Infection Tuberculosis and other subacute/chronic infections (fungal) leading to pachymeningitis Constitutional symptoms, fever, features of raised intracranial pressure, papilledema, features of meningitis
Lyme’s disease Endemic areas, meningitis, painful radiculoneuritis, and cranial neuropathy
Syphilis Miotic pupils with light-near dissociation (i.e., Argyll Robertson pupils), other ocular manifestations including uveitis, chorioretinitis, neuroretinitis, retinal vasculitis, and optic neuropathy, acute or subacute sensorineural hearing loss
Listeriosis Rhombencephalitis, may cause sensorineural hearing loss, vertigo, facial palsy and rarely, endophthalmitis leading to profound vision loss
Autoimmune/Inflammatory/infiltrative Cogan Syndrome Acute to subacute visual abnormality due to Interstitial keratitis with Meniere-such as attacks of hearing
Loss, tinnitus, and vertigo; rarely systemic vasculitis
Susac syndrome Inflammatory microvasculopathy; triad of encephalopathy, branch retinal artery occlusions, and vascular hearing loss; infarctions within the body of corpus callosum.
Vogt-Koyanagi-Harada syndrome Acute to chronic/recurrent course. Systemic granulomatous autoimmune disease targeting melanocyte-rich tissues, such as the eye (uveitis), inner ear (tinnitus), skin and hair, meninges (neck stiffness, cranial nerve or central nervous system symptoms or cerebrospinal fluid pleocytosis)
Giant cell arteritis Vision loss, stroke, occasional acute symptomatic hearing loss which may precede the visual symptoms
Amyloidosis; Sarcoidosis; Superficial siderosis; Pachymeningitis (including IgG4–related disease); neurolymphomatosis; Systemic vasculitis Disease specific associated features
Metabolic Refsum disease
Fabry disease
Mitochondrial MELAS and other mitochondrial syndromes Maternal Inheritance, myopathy, neuropathy, ataxia, and retinitis
Pigmentosa, encephalopathy, increase lactate
Inherited Disorders Usher syndrome Retinitis pigmentosa, profound sensorineural hearing loss, imbalance.
Wolfram syndrome (DIDMOADS) Childhood onset, progressive optic atrophy, truncal ataxia, startle myoclonus, reduced limb reflexes, horizontal nystagmus, dysarthria, central apneas, loss of taste and smell, and hemiparesis

Ocular involvement, although uncommon, can be seen in all the three stages of LNB specially in endemic zone. Conjunctivitis, keratitis, and other inflammatory syndrome involving some or all parts of eye and optic neuritis are reported in Lyme’s disease. Bilateral papilledema is observed in a minority of cases with meningitis possibly due to increased intracranial pressure. Isolated papillitis, as in present case, due to Lyme’s disease is difficult to diagnose, but associated arthritis, radicular pain, and other constitutional symptoms may be few useful clues.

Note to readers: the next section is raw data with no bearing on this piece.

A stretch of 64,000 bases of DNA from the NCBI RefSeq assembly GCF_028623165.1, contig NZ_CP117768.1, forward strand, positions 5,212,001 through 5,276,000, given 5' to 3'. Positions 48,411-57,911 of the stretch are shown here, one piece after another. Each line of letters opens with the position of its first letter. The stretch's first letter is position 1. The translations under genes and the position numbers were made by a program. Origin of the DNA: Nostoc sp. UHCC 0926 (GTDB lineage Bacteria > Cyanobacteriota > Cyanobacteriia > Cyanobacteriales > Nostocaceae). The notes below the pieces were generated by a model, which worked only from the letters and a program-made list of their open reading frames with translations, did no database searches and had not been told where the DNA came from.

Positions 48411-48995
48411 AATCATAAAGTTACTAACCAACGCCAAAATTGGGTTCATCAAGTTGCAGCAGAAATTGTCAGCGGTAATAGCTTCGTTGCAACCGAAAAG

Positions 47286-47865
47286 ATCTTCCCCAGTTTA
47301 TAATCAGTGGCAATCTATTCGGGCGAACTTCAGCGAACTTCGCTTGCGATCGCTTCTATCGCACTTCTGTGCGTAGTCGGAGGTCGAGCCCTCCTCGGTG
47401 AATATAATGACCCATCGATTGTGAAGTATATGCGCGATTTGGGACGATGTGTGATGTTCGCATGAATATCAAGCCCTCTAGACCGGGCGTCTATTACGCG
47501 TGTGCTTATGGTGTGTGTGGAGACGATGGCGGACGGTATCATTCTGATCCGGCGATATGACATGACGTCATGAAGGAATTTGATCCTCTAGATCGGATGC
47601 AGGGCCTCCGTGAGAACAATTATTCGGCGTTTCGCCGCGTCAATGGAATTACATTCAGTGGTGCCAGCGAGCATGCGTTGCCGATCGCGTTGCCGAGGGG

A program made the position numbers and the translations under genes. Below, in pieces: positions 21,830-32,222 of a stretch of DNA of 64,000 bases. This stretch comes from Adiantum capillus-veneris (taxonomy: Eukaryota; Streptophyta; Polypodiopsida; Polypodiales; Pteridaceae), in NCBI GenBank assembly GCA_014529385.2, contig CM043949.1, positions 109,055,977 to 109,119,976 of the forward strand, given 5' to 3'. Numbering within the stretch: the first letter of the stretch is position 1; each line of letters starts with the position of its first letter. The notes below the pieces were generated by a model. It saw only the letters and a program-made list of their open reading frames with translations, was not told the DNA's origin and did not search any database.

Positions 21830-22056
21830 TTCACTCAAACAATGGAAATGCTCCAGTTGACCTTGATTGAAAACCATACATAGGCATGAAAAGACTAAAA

Most reported MR imaging features in neuroborreliosis are T2/FLAIR changes in subcortical white matter and basal ganglia, cortical infarcts, contrast enhancement of cranial nerves, meningeal enhancement in brain, and spinal cord and myelitis, especially in cervical region.[3-5] Enhancement patterns ranged from no-enhancement to nodular or diffusely extensive contrast-enhancement.[6] All of those features were seen in our patient, as has been already described. Furthermore, these features and contrast enhancement markedly reduced after treatment [Figure 4]. Characteristic contrast enhancement in “M” pattern, an arc-shaped edema of the lateral pontine nuclei, and pontocerebellar fibers in MRI was reported by Pfefferkorn in a series of five patients.[7] Similar pattern of rounded “M” was seen in our case in the pons as well as anterior midbrain. Other characteristic patterns include mesencephalic edema, sparing the red nucleus, substantia nigra, and the long pathways.[7] Of note, first image did not show these changes and also repeat imaging after therapy clearly indicated a marked reduction in the size of this lesion.

CONCLUSION

It would be helpful for clinicians to know these radiological features of neuroborreliosis, including the contrast enhancement along multiple cranial nerves and pattern resembling rounded “M” in brainstem. These features would be especially helpful in unusual presentations like in our case, in resource limiting settings where extensive investigations are seldom possible due to economic constraints.

Declaration of patient consent

Patient’s consent not required as there are no patients in this study.

Conflicts of interest

There are no conflicts of interest.

Financial support and sponsorship

Nil.